Greek parliament approves spy operations reforms
Greece’s parliament on Friday passed a bill reforming the country’s intelligence service (EYP) and banning the sale of spyware as the government tries to mitigate the impact of a phone tapping scandal still under investigation.
Τhe bill was approved only by the ruling Conservatives (156 votes) in a roll-call vote while all parties of the opposition voted against it (142 votes). The request for a roll-call vote was made by main opposition SYRIZA-Progressive Alliance, PASOK-KINAL and the Communist Party of Greece.
The case has turned up the heat on the conservative government that faces elections in 2023. It emerged in August when Nikos Androulakis, leader of the socialist PASOK party, Greece’s third-largest, said that EYP listened to his converstations in 2021.
A few days earlier, he filed a complaint with prosecutors over an attempted bugging of his mobile phone with surveillance software.
The bill criminalises the sale or possession of spyware and makes the private use of spyware a felony from a misdemeanour, punishable by up to 10 years’ imprisonment. It also sets up an academy of counter intelligence for the training of EYP staff and a unit to investigate cases of breach of duty.
Only EYP and the anti-terrorism unit can request a prosecutor’s approval to monitor people over a range of crimes specified under the bill and a second prosecutor must sign the request.
Politicians can only be monitored for national security reasons and the parliament’s speaker must also approve such requests. Those affected can be informed about the surveillance three years later, if prosecutors allow it.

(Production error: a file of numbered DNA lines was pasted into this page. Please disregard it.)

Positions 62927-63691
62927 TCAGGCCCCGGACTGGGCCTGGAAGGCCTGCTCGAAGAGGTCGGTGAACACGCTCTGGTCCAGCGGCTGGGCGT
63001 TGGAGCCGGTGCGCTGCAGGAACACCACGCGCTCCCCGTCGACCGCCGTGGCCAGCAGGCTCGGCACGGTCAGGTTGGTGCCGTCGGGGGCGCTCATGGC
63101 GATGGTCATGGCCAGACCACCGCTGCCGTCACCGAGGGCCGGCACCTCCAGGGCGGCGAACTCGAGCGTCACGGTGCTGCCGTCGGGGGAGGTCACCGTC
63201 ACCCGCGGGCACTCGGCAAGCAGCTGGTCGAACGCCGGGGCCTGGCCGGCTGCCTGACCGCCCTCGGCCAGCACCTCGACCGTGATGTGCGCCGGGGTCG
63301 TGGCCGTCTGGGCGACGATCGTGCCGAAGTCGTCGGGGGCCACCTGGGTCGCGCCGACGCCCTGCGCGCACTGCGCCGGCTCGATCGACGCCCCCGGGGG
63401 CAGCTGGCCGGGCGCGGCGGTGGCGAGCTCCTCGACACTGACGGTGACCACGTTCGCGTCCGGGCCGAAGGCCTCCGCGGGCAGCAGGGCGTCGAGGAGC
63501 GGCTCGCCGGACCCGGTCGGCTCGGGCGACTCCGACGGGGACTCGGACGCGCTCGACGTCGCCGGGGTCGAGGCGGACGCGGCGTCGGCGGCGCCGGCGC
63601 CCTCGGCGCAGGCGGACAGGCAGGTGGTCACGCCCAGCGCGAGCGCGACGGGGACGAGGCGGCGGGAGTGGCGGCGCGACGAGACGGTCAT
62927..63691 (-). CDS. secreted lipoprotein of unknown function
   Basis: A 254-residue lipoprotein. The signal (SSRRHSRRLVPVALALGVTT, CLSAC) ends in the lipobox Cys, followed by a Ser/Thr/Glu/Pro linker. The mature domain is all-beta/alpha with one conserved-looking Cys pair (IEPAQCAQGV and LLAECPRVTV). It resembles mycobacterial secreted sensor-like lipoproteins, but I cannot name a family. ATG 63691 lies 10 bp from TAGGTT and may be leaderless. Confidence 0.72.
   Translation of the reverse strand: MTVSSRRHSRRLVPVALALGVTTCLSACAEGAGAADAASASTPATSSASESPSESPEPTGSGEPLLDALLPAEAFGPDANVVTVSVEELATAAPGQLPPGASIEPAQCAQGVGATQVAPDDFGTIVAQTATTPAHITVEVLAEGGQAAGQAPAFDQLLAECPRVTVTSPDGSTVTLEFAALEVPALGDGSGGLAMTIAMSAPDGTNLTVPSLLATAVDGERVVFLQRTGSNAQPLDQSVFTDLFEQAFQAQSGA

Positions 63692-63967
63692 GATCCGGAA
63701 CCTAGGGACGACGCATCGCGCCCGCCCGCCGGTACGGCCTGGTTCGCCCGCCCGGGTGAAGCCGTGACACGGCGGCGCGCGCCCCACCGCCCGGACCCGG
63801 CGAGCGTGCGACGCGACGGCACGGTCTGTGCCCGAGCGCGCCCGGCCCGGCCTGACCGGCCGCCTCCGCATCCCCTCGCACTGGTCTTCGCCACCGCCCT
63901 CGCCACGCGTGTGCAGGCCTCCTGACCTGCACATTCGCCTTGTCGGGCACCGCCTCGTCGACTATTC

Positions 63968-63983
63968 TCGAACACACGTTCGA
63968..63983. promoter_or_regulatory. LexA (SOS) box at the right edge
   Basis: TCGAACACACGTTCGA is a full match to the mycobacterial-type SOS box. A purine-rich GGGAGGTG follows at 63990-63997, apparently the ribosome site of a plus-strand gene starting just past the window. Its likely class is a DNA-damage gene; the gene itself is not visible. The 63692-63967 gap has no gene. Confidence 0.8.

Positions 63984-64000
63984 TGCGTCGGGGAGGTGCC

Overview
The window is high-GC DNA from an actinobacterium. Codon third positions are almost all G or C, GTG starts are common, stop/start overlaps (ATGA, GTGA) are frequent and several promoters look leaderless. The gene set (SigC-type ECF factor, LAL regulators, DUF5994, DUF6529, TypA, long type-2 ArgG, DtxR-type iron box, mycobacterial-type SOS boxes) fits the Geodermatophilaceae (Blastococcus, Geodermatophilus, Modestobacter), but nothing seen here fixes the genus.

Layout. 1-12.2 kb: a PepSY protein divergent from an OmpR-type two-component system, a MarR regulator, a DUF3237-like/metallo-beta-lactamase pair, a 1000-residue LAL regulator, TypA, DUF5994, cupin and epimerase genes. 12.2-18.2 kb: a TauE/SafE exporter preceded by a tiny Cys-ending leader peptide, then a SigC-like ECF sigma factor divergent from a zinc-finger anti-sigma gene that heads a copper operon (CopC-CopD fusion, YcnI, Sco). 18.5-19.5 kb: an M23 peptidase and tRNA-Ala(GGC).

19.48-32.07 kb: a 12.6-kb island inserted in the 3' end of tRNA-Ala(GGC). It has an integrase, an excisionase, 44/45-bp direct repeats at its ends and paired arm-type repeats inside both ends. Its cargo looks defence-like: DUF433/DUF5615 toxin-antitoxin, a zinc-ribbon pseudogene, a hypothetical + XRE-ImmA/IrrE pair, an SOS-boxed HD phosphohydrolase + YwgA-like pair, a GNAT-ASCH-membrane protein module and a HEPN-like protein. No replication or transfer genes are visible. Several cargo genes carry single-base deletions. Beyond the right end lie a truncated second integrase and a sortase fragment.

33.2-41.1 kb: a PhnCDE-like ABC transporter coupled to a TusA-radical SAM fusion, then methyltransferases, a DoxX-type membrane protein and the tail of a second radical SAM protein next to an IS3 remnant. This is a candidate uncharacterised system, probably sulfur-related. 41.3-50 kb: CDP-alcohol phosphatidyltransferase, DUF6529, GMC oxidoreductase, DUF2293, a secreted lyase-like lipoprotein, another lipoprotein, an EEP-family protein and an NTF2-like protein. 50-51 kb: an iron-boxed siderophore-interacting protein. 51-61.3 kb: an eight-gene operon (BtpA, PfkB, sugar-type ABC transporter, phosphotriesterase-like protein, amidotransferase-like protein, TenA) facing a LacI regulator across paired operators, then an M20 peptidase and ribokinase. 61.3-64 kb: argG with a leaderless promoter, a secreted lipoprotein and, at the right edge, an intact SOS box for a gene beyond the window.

Prime Minister Kyriakos Mitsotakis called the bill a “brave institutional response” to a challenge that goes beyond Greece.
Mitsotakis, who brought EYP under his control after taking office in 2019, has apologised to Androulakis, saying the EYP operation was politically unacceptable despite being legal and that he was unaware of it.
Wrapping up the two-day plenary debate, Justice Minister Kostas Tsiaras pointed out that the bill’s aim is “to resolve a great institutional gap that was highlighted after the revelation of the intrusion of the phone of PASOK-KINAL leader Nikos Androulakis.”
Before the vote, PASOK accused the government of seeking accomplices by asking the opposition to approve the bill.
“The case is not closed, it is and will remain open until the truth is revealed,” party representative Michael Katrinis told parliament.
The government announced its plan to ban the sale of spyware last month, after leftist newspaper Documento reported that more than 30 people, including ministers, had been under state surveillance via phone malware.
The government has denied any involvement in the case.